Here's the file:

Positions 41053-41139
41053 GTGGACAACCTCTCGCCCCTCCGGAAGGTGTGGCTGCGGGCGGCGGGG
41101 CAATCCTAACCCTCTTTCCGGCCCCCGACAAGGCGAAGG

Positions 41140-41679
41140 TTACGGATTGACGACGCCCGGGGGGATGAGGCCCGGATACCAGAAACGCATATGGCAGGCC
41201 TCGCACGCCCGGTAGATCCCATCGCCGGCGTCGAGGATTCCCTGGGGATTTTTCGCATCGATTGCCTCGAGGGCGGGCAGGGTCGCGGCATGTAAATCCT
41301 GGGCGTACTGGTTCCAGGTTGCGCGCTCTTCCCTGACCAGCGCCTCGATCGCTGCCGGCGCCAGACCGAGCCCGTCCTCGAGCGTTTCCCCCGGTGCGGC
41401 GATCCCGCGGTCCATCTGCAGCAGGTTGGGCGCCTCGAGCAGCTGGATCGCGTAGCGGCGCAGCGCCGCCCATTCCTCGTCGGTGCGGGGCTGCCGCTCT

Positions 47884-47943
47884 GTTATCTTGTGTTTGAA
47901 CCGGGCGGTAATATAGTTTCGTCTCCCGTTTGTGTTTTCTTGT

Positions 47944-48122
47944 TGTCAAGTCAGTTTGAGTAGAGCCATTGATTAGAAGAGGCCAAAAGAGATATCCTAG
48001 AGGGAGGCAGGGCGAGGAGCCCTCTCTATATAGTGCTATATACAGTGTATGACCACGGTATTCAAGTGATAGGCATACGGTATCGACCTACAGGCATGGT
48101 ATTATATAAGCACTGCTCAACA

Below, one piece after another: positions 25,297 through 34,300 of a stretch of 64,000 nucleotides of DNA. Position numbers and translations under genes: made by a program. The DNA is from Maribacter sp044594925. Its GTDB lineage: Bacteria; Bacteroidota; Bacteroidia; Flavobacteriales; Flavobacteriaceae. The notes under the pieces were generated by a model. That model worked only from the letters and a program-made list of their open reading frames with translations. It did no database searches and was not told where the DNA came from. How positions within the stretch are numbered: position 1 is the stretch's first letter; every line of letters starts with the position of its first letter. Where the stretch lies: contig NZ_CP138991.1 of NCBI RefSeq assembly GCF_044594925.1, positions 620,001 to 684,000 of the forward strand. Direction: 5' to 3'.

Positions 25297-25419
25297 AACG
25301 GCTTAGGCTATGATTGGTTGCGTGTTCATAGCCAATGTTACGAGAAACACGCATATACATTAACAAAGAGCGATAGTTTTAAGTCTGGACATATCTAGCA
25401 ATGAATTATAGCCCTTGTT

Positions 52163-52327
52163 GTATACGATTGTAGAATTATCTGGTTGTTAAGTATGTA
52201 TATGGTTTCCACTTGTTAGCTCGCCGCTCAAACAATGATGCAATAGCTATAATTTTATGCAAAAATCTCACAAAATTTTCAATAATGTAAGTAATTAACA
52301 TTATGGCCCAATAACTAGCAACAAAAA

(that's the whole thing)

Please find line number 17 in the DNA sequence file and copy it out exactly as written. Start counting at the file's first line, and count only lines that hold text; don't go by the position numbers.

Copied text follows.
Positions 25297-25419